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Published by: Skybridge Spectrum Foundation on Apr 09, 2011
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04/09/2011

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 1
 
Ab 
st  
ra 
t  
— 
DSA r
e
s
e
ar
c
h mu
s
t
e
xpli
c
itly
c
on
s
id
e
r th
e
 p
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s
p
ec
tiv
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ondary u
s
e
r
s
.
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pap
e
r
c
on
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id
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r
s
th
e
 
s
patio-t
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mporal prop
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rti
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s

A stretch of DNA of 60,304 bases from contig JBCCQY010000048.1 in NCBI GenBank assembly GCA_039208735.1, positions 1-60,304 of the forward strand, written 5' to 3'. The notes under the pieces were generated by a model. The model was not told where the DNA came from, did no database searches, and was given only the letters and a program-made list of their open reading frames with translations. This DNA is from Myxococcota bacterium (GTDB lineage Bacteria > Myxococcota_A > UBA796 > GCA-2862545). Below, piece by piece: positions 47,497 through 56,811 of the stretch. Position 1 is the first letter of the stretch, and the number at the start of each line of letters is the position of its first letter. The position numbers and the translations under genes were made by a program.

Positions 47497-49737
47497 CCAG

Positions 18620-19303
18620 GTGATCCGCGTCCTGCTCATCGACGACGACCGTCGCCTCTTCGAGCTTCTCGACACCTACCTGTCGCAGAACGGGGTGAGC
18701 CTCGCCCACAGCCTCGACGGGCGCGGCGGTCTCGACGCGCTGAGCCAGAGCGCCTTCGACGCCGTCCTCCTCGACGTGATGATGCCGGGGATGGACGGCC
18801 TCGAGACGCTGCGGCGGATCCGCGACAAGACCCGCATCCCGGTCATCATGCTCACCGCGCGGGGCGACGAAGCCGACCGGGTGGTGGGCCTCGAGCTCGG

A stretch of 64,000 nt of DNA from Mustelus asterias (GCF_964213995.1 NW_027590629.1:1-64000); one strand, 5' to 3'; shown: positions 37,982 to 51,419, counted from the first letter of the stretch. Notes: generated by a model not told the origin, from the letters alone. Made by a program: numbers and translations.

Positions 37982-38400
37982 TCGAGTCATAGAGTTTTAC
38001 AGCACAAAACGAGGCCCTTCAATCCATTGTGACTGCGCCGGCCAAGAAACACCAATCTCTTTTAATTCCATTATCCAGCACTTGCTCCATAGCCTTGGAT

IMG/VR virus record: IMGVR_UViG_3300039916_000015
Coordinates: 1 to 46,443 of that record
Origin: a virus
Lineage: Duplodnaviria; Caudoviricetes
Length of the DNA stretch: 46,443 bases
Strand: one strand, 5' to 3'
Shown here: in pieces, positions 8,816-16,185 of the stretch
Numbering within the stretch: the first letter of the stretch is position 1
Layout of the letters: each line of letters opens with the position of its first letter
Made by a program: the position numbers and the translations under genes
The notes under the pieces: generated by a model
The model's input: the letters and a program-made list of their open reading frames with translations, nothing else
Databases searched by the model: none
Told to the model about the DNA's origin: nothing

of
s
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s
a
s
th
e
y impa
c
t th
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secondary user’s communications needs
.
Lik
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W
e
i
ss
 
t  
.
al 
.
[1]
,
 thi
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pap
e
r d
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v
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typology of
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p
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from th
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ondary u
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.